Film Language

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Taken from Film Theory & Criticism- 6th Edition

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  • Film Language

    1. 1. Film Language- A Theoretical Retrospective Taken from Introduction to Film Theory & Criticism (6th Ed. by Leo Braudy & Marshall Cohen)
    2. 2. D.W. Griffith • Most suggest that it was Griffith who invented ‘montage.’ • Via ‘intercutting’ seemingly unrelated shots or through juxtaposing the close-up shot, followed by panoramic long-shots. This started to create the ‘language’ of film.
    3. 3. Sergei Eisenstein- ‘Collision Montage’ • Defined his montage as a collision or conflict between one shot and its successor. • Happy/sad, dark/light, slow/fast, large/small, left/right • ‘Collision’ as expression of Marxist principles...
    4. 4. Vsevolod Pudovkin- ‘Linkage Montage • Wanted to link shots together, each building on the last in communicating meaning. • His work created a ‘deliberate, calmer pace.’
    5. 5. Sound- Andre Bazin • Eisenstein rejected dialogue as incompatible with the principles of montage. • Film theorist Bazin disagreed, seeing dialogue as returning film to the rightful path, from which silence and montage diverted it. • ‘The film image ought to reveal reality whole, not cut it into tiny bits.’
    6. 6. Bazin- ‘Mise en scene’ • Bazin foregrounded the importance of composition (composing each shot within the film) with ‘staging the action’ and has come to be known as mise en scene. • Indeed, Bazin reclaims the work of Von Stroheim, F.W. Murnau and Flaherty (all working silent film) as challenging the montage tradition with content imagery.
    7. 7. Bazin- Evolving Form • Bazin preferred to reject the art of Russian Formalists and German Expressionists in favour of ‘analytic editing.’ He considered the shot/reverse shot to be an important innovation. • This in itself was superseded by ‘depth of field.’ (See Citizen Kane) This allowed for greater realism and more active viewer engagement, exploring the composition.
    8. 8. Colin Henderson • Agreed that the ‘long-take’ was crucial but preferred the long, slow tracking shots which avoided depth of field as can be seen in Godard’s work. • Henderson claimed this was an ideological composition to show the world as a flat, 2- dimensional space, open to criticism and examination.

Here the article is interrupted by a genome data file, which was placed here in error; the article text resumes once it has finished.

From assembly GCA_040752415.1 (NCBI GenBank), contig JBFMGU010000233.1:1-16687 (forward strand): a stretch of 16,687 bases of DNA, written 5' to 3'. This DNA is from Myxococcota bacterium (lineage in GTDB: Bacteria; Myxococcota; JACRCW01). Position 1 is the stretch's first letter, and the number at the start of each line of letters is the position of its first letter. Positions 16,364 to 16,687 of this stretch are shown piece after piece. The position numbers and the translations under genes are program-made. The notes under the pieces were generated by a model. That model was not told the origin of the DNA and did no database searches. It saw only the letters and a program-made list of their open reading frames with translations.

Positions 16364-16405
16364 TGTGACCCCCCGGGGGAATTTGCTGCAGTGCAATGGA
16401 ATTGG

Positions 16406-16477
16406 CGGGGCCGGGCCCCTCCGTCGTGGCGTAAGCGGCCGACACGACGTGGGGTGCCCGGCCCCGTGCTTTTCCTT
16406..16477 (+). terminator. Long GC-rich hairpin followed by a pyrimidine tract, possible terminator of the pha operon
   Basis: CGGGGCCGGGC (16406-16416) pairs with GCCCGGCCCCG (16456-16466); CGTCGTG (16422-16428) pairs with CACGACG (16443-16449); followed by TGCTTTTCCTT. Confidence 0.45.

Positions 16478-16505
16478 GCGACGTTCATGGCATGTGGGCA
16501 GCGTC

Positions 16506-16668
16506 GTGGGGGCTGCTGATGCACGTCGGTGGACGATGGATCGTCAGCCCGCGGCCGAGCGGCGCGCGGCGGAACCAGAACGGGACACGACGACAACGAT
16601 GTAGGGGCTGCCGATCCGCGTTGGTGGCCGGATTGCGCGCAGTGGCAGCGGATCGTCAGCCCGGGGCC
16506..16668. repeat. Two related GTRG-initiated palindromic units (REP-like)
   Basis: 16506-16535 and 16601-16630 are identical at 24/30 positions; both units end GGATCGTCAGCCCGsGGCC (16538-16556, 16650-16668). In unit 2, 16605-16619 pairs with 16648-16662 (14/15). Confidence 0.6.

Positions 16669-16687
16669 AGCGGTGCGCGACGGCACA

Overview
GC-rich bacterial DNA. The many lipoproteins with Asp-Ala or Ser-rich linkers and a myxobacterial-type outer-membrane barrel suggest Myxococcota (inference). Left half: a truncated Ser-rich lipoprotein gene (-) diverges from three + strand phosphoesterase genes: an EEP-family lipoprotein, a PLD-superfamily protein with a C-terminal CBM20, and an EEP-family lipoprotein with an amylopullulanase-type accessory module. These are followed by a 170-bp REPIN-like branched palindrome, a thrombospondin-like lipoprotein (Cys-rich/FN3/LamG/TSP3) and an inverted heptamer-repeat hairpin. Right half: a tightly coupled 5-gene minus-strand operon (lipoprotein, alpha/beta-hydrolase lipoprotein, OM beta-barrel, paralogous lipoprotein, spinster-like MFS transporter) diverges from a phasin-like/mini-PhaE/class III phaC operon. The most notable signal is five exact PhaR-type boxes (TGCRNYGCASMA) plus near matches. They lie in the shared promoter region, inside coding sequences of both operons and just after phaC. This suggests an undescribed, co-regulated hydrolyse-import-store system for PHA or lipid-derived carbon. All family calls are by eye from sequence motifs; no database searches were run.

9. 9. Structuralism • With the rise of structuralism and semiotics in the late 60s and 70s, those such as Christian Metz & Umberto Eco made use of linguistic traditions (such as those by Ferdinand de Saussure, Todorov, Barthes, Levi-Strauss etc) to use a scientific base for the deconstruction of the text.
    10. 10. The Science of Signs • Metz claimed that film shots were more than just the equivalent of a spoken word but were actually akin to whole sentences and that when seen as part of an entire film represent much more. • Only when organised into ‘repeatable, recognisable codes’ do they become discourse and capable of telling a story.’
    11. 11. ‘Grande Syntagmatique’ • Metz wanted to apply the semiotics of denotation/connotation in a scientific manner to the study of narrative. (Succession, priority, temporal breaks & spatial continuity) • For Metz, ‘film does not simply reveal reality; it describes it in a language whose features we are only beginning to understand.’
    12. 12. Althusser & Lacan • Marxist theory which suggested the relationship between signifier and signified was arbitrary (culturally relative...e.g. Biased) • Claimed instead that film texts are to be ‘read’ and reading that requires our understanding of cinematic conventions and ideological biases.
    13. 13. Stephen Heath • ‘...the match of film and world, is a matter of representation, and representation is in turn a matter of discourse...(I)n this sense at least, film is a series of languages, a history of codes.’
    14. 14. Stephen Prince- ‘Icons’ • Prince argued against this, suggesting iconography ‘resemble reality’ and that this skill is shared cross-culturally. This kind of visual literacy (as it became to be known later) cannot be explained by linguistic meaning.
    15. 15. Daniel Dayan- Reclaims The Shot/Reverse Shot • Borrowed an expression from Oudart, namely ‘the absent one.’ He applied this to the shot/reverse shot by suggesting that each shot can only be understood by seeing the next shot. • The spectator therefore loses a sense of the present as there is always an ‘absent one’ in each shot.
    16. 16. Nick Browne- ‘The Implied Narrator’ • Considers the authority of the narrator... • ‘The way in which we as spectators, are implicated in the action is as much a matter of our position with respect to the unfolding of events as it is in their representation from a point of space.’
    17. 17. ‘Suture’ • Both Devan & Brown relate this debate to the ideological position or suture created by the point of view shot. However, Brown considered that we are not asked to share the ideological position of the protagonist just because we inhabit this space within the world of the film.

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